The goal of this course is to present a series of elementary stochastic models from population dynamics capable of describing rudimentary aspects of DNA-sequence evolution. Most of the course focusses on the Wright-Fisher model and its variations. In this model, alleles are represented by individuals living in colonies and changing type over the course of time. A large part of the course deals with populations living in a single colony subject to resampling, mutation and/or selection. Towards the end of the course populations living in many colonies subject to migration are described. A key notion is that of the Kingman coalescent, which arises when the genealogy of the population is traced backwards in time. This notion is the key to building up a coherent theory. No prior knowledge of genetics is required. Basic knowledge of probability theory is needed, in particular, properties of Markov chains and the Poisson process.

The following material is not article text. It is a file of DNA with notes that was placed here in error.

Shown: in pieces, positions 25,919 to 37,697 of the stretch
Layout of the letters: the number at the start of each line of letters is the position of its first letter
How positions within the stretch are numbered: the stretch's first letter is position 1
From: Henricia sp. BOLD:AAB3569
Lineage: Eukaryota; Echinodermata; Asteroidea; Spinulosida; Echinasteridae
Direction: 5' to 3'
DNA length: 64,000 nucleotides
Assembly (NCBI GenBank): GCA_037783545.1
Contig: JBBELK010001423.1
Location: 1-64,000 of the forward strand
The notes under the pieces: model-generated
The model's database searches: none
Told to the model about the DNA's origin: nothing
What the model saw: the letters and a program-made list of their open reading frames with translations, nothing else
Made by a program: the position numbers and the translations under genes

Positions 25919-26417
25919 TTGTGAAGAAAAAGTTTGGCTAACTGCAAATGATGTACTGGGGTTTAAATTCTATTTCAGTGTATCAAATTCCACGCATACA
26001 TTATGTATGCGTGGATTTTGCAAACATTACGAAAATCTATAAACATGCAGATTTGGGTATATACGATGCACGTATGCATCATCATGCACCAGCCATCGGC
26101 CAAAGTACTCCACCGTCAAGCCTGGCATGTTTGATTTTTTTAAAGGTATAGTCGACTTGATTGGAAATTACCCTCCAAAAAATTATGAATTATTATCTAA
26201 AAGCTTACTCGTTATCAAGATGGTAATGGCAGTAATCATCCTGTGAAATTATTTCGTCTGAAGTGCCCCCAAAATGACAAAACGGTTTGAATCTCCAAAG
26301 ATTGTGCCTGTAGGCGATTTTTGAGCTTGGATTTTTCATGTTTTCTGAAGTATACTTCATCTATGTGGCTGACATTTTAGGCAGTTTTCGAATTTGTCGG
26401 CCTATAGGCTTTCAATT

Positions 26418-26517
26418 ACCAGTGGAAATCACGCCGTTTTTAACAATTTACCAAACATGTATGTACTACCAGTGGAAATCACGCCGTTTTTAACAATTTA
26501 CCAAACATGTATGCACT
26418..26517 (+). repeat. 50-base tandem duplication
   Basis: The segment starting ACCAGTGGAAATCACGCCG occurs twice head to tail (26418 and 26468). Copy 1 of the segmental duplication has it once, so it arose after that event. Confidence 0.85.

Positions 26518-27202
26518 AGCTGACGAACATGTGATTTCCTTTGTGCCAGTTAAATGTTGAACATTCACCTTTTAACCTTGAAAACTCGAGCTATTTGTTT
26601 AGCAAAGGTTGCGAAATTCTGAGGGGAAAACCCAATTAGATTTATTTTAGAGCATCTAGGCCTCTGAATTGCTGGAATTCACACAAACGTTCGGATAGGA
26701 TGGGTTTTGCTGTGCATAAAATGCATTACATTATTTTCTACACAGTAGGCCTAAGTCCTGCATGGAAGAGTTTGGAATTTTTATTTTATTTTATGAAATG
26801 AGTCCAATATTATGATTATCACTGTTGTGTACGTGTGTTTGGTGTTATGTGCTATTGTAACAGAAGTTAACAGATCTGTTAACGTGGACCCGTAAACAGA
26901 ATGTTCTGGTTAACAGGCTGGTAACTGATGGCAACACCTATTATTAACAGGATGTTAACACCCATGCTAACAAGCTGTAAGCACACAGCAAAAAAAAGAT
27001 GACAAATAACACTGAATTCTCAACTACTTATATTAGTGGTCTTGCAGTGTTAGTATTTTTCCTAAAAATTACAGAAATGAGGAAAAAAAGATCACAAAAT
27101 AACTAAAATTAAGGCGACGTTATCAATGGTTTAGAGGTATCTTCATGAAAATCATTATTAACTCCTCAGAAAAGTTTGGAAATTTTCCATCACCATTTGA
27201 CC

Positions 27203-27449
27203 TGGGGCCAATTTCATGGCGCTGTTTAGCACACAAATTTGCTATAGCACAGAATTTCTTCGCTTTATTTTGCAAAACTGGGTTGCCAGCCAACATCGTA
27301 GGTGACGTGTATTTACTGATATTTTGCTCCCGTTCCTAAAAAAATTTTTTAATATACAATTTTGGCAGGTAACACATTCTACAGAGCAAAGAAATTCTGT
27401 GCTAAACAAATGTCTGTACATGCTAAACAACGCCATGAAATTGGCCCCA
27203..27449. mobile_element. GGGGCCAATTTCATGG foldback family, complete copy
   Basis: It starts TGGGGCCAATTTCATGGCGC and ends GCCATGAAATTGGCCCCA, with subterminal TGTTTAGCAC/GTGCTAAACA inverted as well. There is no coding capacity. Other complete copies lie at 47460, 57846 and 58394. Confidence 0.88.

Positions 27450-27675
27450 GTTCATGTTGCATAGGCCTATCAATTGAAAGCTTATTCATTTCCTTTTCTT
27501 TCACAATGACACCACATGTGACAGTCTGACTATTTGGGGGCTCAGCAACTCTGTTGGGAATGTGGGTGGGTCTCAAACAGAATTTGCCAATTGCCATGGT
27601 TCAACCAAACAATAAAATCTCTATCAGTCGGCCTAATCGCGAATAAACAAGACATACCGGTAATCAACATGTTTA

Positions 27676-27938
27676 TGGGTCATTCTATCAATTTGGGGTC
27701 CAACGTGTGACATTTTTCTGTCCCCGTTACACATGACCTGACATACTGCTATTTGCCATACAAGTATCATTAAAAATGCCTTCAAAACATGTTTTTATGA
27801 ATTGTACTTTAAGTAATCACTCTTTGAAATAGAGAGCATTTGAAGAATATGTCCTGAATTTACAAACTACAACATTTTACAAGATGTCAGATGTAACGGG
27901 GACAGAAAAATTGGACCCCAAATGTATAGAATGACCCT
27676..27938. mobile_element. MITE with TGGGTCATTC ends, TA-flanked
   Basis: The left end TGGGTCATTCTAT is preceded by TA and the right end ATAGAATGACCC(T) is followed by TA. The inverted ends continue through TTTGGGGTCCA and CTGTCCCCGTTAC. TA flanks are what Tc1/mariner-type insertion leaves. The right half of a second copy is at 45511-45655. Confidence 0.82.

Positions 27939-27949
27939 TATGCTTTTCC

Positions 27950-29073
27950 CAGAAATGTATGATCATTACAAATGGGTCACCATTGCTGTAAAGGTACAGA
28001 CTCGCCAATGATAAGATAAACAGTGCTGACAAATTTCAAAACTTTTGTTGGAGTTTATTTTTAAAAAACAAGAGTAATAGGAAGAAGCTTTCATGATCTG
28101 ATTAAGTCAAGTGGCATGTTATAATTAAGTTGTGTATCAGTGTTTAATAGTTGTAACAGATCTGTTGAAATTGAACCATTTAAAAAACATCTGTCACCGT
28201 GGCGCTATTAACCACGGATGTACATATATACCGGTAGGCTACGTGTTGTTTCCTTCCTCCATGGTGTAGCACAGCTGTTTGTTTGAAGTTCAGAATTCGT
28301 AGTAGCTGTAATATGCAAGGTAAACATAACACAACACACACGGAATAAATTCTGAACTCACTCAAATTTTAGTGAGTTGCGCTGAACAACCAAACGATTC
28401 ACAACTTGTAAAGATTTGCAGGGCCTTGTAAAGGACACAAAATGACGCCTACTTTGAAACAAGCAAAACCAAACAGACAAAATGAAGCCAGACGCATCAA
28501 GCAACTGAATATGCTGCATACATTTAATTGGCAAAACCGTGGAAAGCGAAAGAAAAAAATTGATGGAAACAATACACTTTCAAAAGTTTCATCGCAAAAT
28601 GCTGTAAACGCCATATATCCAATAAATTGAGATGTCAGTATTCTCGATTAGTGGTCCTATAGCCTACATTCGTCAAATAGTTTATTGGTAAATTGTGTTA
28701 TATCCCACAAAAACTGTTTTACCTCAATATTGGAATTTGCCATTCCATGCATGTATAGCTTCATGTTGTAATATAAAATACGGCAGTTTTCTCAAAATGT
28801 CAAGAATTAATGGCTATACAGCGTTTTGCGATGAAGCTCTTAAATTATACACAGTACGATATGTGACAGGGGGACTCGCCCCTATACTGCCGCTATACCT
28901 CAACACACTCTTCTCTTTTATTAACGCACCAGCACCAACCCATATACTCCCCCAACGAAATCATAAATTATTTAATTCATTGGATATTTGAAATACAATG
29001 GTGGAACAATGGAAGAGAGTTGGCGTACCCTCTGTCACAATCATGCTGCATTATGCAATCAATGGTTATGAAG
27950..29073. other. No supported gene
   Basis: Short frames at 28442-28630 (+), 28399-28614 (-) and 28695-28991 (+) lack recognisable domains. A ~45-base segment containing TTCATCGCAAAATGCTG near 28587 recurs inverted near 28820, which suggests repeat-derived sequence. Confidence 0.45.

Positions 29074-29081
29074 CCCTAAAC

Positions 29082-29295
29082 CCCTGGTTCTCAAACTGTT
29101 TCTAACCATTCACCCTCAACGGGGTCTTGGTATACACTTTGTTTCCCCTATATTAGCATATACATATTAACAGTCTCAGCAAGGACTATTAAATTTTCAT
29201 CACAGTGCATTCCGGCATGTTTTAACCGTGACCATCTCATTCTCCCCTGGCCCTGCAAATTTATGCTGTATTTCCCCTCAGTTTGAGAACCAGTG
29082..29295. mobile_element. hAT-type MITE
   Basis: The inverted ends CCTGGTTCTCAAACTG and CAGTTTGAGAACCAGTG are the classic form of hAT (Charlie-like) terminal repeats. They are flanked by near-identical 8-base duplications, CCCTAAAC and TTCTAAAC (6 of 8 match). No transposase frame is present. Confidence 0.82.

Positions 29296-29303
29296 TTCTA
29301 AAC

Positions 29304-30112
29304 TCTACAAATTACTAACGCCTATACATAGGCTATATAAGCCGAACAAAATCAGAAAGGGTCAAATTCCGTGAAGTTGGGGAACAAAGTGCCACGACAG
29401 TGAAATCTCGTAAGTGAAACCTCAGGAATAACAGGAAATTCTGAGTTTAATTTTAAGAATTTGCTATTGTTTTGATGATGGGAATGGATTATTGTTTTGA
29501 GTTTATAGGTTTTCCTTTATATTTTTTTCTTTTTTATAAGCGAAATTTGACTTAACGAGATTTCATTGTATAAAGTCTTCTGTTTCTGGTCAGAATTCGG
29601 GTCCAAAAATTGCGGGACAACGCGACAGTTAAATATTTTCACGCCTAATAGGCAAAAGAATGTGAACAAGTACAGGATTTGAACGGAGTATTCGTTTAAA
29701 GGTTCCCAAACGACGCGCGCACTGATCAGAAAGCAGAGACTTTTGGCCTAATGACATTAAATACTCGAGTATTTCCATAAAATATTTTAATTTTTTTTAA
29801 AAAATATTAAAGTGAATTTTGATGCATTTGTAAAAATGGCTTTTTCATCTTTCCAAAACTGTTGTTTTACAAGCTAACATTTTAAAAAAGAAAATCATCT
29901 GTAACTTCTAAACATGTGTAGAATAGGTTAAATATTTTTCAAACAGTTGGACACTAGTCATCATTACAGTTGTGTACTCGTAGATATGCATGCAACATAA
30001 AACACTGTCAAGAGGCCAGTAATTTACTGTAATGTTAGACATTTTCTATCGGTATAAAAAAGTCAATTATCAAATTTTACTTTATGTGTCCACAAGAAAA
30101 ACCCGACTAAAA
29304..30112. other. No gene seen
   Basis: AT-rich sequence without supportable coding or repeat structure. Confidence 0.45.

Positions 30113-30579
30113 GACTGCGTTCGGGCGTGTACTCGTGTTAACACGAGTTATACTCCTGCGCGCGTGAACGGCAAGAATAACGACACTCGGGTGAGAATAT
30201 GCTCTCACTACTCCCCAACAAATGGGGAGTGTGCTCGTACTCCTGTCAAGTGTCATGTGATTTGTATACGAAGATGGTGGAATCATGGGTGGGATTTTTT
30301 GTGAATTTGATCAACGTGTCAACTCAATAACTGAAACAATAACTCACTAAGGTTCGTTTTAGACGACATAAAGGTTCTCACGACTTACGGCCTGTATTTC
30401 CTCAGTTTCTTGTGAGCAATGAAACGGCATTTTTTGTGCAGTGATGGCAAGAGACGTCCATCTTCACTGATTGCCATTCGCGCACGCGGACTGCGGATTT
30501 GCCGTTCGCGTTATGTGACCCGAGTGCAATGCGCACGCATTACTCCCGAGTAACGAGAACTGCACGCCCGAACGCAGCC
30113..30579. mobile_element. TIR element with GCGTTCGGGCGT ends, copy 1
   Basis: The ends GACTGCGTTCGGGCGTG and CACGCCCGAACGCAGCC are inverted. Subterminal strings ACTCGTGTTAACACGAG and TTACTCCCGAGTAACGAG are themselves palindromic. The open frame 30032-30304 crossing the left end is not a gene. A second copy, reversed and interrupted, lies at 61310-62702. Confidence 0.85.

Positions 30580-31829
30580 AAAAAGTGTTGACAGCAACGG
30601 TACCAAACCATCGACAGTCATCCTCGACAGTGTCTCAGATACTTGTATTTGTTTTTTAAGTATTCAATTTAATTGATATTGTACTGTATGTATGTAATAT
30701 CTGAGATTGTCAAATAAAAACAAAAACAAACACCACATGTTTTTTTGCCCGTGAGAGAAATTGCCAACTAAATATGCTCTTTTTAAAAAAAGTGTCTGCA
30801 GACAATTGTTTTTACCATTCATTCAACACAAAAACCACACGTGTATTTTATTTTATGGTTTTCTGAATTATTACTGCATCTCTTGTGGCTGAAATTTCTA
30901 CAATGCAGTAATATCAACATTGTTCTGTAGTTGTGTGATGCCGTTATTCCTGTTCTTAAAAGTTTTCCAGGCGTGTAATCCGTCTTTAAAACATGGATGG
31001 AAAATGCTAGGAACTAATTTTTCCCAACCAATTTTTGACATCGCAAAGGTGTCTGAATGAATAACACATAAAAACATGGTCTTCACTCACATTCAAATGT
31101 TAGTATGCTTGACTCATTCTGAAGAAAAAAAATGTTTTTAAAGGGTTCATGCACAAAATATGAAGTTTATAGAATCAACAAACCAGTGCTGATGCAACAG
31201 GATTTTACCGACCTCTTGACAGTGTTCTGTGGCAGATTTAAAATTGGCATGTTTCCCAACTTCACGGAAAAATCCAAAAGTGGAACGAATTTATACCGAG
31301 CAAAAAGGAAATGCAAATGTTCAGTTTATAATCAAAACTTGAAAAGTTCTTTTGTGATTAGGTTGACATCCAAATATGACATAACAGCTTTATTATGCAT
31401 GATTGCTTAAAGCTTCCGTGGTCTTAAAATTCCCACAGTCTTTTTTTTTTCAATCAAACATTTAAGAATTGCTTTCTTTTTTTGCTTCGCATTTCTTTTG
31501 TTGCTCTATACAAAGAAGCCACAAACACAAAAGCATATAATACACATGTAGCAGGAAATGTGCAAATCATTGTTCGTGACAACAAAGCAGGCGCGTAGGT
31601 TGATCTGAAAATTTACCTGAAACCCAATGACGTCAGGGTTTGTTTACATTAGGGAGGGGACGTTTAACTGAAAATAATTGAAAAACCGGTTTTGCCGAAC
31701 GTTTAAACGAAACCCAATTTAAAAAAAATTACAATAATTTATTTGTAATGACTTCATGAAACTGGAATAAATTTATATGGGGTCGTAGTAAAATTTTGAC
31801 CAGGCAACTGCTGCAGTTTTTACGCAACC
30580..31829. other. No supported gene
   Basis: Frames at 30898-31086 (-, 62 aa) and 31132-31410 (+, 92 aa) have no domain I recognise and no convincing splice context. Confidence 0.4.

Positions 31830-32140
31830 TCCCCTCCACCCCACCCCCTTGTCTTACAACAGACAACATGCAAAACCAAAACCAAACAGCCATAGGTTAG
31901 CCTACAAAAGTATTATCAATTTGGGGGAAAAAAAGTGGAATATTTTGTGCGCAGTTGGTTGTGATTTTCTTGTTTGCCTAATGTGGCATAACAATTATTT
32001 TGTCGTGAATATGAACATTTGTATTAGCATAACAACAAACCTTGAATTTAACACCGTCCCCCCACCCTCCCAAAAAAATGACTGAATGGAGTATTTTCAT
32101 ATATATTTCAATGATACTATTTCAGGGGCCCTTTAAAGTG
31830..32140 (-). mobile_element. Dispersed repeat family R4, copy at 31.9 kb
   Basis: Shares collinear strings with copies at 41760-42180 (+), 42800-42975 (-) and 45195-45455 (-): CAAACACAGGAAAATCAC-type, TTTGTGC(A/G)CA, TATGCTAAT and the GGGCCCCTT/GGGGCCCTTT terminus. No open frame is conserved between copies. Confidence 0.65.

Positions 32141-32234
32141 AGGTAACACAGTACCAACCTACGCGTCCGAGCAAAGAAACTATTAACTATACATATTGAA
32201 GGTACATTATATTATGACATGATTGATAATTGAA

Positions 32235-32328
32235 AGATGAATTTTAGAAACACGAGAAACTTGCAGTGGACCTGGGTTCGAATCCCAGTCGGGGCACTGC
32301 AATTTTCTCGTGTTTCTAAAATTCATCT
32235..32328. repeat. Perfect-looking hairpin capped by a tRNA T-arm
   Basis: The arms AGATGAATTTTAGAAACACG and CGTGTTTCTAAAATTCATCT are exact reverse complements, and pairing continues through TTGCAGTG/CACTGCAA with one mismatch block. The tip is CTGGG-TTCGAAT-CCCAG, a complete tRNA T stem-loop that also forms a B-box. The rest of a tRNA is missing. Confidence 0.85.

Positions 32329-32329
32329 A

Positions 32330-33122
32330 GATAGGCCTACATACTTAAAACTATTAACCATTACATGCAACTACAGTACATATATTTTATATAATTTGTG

**Literature**

R. Durrett, Probability Models for DNA Sequence Evolution, Springer, New York, 2002. (Herziene versie is beschikbaar.) F. den Hollander, Stochastic Models for Genetic Evolution, collegediktaat, December 2005.